To show off how its CraneWASP construction-sector 3D printer can print with reusable and recyclable materials, sourced from local soil, Italian manufacturer WASP began work on a printed eco-habitat in late 2019. It has just completed the printing phase of the structure that it says is adaptable to any climate and context and represents the potential of additive manufacturing in the circular green economy. Two printing arms were synchronized during construction to complete the structure in 200 hours, using minimal labor and electricity.
The habitat called Tecla, which takes its name from both “technology” and “clay”, represents an “unprecedented perspective for buildings and new settlements in which the value of local raw materials is amplified by digital design,” says WASP. The double dome solution from Mario Cucinella Architects incorporates structure, roof, and external cladding into one 3D printable house suitable to nearly any environment.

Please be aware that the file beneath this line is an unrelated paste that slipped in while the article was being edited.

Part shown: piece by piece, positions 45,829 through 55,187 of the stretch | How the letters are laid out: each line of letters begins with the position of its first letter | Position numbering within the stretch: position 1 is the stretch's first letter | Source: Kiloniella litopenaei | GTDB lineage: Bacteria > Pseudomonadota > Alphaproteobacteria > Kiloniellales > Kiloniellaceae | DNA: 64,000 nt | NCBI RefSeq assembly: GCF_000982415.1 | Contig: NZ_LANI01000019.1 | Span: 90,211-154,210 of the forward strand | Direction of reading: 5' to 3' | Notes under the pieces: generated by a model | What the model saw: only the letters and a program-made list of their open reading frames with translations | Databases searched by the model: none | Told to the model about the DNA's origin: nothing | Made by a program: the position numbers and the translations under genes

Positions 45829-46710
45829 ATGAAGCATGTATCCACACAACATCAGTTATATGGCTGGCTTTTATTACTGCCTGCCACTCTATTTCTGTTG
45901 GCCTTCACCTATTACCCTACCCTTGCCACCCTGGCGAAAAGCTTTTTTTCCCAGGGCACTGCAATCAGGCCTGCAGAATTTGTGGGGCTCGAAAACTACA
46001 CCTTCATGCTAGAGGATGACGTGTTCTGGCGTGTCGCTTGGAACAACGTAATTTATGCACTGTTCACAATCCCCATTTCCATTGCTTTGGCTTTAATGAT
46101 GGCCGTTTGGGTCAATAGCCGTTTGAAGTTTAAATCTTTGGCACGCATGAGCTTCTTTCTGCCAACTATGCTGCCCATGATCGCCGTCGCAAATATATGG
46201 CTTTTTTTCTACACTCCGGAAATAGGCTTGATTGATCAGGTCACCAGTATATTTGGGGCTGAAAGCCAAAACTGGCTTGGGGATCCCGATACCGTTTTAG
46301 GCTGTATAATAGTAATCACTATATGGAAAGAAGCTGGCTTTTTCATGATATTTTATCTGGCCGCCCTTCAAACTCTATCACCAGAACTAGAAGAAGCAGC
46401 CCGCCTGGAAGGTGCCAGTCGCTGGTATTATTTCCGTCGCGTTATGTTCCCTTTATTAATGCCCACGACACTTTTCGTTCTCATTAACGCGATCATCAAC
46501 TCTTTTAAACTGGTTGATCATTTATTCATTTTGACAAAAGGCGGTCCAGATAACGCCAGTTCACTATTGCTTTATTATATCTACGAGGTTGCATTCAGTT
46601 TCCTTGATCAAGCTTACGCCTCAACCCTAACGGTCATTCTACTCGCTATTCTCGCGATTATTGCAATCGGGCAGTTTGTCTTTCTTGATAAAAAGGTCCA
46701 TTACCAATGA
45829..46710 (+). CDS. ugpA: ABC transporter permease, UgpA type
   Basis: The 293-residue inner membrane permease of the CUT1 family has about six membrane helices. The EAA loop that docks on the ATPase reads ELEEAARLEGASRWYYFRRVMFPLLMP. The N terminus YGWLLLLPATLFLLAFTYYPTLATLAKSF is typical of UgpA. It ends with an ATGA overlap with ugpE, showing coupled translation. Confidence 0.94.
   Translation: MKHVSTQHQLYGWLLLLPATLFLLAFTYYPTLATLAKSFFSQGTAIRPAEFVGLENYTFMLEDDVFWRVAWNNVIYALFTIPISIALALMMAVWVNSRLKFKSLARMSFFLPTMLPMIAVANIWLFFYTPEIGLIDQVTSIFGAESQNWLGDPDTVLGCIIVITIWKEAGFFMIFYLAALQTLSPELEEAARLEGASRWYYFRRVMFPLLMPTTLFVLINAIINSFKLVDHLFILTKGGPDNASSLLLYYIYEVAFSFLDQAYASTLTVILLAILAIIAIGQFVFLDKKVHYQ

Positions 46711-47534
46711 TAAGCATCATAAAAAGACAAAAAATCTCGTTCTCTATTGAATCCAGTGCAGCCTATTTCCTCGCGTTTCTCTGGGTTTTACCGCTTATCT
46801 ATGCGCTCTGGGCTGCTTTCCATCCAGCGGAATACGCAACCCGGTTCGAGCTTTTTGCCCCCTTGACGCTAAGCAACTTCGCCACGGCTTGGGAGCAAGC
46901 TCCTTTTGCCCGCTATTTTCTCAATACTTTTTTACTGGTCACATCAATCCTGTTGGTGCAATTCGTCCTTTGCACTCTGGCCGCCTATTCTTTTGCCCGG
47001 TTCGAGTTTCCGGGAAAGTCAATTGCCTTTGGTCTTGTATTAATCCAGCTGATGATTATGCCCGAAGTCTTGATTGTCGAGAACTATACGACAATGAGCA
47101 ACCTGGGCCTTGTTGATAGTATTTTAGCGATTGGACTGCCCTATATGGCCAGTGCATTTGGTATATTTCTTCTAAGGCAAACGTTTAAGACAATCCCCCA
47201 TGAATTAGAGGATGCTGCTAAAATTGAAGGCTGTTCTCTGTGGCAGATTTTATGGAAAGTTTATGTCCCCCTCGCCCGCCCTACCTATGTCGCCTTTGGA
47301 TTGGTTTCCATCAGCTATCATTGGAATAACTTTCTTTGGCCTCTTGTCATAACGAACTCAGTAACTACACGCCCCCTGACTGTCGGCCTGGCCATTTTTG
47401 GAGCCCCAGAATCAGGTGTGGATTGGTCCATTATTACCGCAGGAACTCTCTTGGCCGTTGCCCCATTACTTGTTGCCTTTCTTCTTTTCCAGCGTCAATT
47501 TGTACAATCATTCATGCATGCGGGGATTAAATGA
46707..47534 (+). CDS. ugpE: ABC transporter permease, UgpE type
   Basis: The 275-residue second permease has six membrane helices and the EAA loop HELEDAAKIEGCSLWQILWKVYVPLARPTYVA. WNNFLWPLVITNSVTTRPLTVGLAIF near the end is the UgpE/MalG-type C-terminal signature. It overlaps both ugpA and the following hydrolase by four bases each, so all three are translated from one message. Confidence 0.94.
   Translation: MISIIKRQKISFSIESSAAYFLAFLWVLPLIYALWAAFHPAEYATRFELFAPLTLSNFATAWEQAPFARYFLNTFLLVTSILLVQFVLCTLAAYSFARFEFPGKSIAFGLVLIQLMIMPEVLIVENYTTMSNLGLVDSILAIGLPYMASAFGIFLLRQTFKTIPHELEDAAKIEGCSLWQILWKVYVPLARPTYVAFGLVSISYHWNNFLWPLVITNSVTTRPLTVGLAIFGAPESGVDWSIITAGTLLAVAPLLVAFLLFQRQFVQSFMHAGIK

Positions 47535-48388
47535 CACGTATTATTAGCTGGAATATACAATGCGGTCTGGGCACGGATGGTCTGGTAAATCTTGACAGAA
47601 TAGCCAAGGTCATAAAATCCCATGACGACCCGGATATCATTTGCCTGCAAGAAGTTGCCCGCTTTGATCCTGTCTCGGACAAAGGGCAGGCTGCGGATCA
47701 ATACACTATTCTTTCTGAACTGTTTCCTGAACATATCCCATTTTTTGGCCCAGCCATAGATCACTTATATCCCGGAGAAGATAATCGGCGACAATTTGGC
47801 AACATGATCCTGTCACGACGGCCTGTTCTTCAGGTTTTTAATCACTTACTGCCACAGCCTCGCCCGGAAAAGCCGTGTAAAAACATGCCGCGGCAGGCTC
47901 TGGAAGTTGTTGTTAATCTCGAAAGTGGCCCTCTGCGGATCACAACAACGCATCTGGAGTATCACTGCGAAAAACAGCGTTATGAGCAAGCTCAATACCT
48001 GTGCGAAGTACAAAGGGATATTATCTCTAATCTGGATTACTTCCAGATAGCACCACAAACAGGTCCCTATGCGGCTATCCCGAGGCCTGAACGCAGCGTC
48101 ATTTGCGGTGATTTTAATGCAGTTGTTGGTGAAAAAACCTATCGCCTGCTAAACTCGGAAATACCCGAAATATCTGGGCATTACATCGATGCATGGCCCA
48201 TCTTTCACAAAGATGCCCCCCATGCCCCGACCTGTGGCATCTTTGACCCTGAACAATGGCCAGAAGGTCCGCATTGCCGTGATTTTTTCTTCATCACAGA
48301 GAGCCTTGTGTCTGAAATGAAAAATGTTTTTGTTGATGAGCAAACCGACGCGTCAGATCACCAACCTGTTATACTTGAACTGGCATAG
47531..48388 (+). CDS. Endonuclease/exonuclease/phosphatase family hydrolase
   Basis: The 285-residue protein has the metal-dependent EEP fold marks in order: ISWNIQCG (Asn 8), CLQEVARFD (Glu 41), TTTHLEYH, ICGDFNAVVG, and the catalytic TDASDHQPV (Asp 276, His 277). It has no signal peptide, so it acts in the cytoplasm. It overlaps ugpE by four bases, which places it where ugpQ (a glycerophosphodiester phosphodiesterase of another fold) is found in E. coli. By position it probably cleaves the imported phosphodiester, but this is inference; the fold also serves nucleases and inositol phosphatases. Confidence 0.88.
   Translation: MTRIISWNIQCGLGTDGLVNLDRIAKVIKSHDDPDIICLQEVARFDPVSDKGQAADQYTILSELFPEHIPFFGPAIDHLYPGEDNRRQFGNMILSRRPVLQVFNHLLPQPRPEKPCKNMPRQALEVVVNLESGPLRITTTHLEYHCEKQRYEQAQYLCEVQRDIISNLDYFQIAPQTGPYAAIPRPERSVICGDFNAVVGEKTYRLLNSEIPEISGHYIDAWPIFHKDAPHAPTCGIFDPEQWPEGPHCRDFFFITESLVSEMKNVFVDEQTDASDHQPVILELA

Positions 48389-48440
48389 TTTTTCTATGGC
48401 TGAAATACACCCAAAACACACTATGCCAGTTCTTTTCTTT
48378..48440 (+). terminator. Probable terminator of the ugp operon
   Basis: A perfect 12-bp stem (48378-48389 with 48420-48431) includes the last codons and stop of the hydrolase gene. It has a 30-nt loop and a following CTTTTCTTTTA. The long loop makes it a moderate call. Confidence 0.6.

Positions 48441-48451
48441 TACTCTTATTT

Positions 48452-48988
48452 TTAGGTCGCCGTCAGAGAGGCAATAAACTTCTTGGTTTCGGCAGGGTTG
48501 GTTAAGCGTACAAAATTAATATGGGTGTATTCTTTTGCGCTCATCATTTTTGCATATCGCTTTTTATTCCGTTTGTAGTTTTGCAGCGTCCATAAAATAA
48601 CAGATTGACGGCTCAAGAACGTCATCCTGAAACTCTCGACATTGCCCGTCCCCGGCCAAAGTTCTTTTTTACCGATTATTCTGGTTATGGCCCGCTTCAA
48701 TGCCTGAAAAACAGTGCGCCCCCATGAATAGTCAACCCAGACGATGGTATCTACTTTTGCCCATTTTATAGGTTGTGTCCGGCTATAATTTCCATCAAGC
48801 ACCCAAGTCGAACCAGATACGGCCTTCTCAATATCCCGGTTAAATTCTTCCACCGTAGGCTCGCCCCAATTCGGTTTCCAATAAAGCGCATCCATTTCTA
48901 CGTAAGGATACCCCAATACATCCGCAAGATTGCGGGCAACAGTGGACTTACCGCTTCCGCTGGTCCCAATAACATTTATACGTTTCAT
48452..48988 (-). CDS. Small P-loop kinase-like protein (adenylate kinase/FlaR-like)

The CraneWASP Infinity 3D printer is a modular system that includes traverses, printer arms, and a main printer unit capable of printing with earth-based materials, concrete mortar, and geopolymers. WASP bundles it with accessories in its “maker economy starter kit”.